Categorized | Show Reviews

Asian Club at Berklee Hosts First-Ever Asian Culture and Music Festival at BPC

Article By: Lisa Occhino
Photos Contributed By: Aries Deng

On October 24th, the Asian Club at Berklee put on the first-ever Asian Culture and Music Festival. The event was held at the BPC, and showcased both traditional and contemporary Asian music while celebrating the cultural diversity at Berklee.

Aries Deng, a second semester student at Berklee and president of the Asian Club, organized the festival because she felt there was a void that needed to be filled: “I’ve attended a lot of cultural festivals about Latin music, Caribbean music, African-African music, etc., but I couldn’t find anything related to Asian music,” Deng explains. “Also, I want to show Berklee people, or even people in Boston, how amazing Asian music is, and break the stereotypical image of Asian music – Japanese Koto and Chinese Erhu. Fortunately, everyone wanted to help make it happen, so I decided to put on the festival.”

As Deng had hoped, the show totally defied my expectations — I had thought all of the performances were going to be traditional Asian pieces. They did a great job of fusing Eastern and Western music and culture, and presented it in a way that was both visually and aurally appealing for all members of the mixed-nationality audience.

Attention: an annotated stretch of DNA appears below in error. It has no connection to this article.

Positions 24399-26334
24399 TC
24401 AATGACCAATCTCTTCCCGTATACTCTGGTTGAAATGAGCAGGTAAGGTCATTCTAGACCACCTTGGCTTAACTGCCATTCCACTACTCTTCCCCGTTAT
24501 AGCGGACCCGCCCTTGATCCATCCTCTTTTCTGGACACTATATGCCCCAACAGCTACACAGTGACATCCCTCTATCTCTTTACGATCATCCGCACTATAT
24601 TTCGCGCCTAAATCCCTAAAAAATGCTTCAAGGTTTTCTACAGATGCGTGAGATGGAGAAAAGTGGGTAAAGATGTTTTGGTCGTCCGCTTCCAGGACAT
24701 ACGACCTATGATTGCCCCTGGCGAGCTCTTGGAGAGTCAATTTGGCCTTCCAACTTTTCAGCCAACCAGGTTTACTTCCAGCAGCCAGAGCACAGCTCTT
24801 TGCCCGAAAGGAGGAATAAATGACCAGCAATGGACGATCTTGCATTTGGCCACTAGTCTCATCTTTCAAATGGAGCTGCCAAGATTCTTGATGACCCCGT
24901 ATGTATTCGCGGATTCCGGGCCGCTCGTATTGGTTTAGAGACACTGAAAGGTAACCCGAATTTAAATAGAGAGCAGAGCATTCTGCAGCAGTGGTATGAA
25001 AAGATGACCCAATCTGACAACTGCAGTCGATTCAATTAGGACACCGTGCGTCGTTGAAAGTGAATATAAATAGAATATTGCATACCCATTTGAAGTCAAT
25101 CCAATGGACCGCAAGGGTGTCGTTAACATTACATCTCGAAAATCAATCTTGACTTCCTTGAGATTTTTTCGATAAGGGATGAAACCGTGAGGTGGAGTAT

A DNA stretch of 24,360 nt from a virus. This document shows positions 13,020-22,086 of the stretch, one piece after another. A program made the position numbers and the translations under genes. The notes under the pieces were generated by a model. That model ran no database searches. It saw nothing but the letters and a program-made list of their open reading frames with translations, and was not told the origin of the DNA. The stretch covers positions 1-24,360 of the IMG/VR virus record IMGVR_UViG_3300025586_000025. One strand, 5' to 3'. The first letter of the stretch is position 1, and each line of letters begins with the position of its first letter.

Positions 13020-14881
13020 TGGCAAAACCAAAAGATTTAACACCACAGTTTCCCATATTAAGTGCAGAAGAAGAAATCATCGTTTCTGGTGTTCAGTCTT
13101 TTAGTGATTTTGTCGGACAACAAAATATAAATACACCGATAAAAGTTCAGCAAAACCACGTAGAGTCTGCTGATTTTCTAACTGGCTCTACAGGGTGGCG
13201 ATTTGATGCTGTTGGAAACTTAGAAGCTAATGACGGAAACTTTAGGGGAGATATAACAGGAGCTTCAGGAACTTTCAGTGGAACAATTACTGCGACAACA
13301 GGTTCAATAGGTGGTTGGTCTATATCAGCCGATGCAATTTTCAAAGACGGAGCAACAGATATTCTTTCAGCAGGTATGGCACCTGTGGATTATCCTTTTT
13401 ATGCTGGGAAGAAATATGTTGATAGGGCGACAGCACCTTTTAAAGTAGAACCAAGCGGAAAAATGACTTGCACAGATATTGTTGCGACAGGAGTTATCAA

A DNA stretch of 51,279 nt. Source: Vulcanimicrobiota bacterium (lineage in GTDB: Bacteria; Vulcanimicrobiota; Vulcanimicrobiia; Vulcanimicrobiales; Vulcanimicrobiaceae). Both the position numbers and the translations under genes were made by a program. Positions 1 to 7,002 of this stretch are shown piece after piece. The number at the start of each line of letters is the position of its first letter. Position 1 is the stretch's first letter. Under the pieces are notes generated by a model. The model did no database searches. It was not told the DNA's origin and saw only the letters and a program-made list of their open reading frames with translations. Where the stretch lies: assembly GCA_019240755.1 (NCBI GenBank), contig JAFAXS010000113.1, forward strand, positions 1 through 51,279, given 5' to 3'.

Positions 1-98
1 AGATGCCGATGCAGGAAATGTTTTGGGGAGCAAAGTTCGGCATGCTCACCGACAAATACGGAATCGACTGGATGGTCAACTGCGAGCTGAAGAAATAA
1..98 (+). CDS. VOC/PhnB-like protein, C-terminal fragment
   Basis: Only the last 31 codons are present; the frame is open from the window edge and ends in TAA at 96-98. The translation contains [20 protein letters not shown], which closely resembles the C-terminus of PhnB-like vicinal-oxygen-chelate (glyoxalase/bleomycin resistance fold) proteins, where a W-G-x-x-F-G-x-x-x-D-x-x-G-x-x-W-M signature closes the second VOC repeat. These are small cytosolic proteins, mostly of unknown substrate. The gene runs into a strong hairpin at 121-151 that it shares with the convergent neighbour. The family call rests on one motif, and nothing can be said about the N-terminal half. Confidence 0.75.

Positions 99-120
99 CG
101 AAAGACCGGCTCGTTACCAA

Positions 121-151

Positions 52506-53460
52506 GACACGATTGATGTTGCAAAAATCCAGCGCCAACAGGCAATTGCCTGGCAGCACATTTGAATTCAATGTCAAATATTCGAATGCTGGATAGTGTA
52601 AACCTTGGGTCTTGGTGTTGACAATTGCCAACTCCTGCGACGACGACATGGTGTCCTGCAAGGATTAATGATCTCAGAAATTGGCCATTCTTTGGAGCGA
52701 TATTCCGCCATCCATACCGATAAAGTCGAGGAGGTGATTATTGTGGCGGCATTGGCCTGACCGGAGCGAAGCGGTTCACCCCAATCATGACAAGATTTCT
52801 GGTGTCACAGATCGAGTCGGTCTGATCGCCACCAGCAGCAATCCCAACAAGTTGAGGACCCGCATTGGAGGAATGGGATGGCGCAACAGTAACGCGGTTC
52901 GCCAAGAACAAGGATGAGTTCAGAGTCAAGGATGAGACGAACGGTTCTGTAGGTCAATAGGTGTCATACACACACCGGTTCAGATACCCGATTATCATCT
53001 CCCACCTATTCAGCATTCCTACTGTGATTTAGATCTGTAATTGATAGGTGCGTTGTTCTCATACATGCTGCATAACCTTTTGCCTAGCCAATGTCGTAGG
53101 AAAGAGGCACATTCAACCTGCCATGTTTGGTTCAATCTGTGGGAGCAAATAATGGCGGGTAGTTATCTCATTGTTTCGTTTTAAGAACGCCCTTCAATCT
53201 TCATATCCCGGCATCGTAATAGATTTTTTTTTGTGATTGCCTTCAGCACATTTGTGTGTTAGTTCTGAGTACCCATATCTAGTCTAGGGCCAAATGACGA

Throughout the festival, I couldn’t help but think how representative it was of this new, 21st century melting pot generation fueled by globalization. “Most of [the Asian students at Berklee] grew up learning Western music in an Eastern background – it’s a very interesting combination. I was one of them,” says Deng. “I feel like for Asian musicians, Eastern music is inside of us; it’s nature. But with many years of study, western music becomes our strength.  I think using the strength that we already have with a good understanding of Eastern music, we can deliver the best to people.”

I loved that I could get a taste of different parts of the world without even having to cross borders. The traditional pieces that were performed sounded completely authentic, and the J-pop tunes provided an upbeat, contemporary contrast.

However, as with coordinating any type of event, making the Asian Culture and Music Festival a success did not come without its share of challenges. “The most difficult part was the final rehearsal,” Deng admits. She ideally wanted to have one final rehearsal with all acts in attendance so everyone could get an idea of how the show was going to run, but with over 80 participants in the festival, it was nearly impossible to coordinate everyone’s schedules. “Getting this many people together at once was not easy, so we had two rehearsals,” Deng explains. “The first rehearsal gave us a whole picture of the show, and we were able to go back and fix the little things. We timed the second rehearsal to make sure it didn’t run over. It was definitely beneficial for the show.”

Deng hopes to continue to celebrate diversity at Berklee by making the Asian Culture and Music Festival an annual event. “Although it was a lot of work and stress, we made it happen,” she says. “It was definitely meaningful. I am so honored that I could produce a show like this. Hopefully we can hear more Asian music on the Berklee campus in the near future!”

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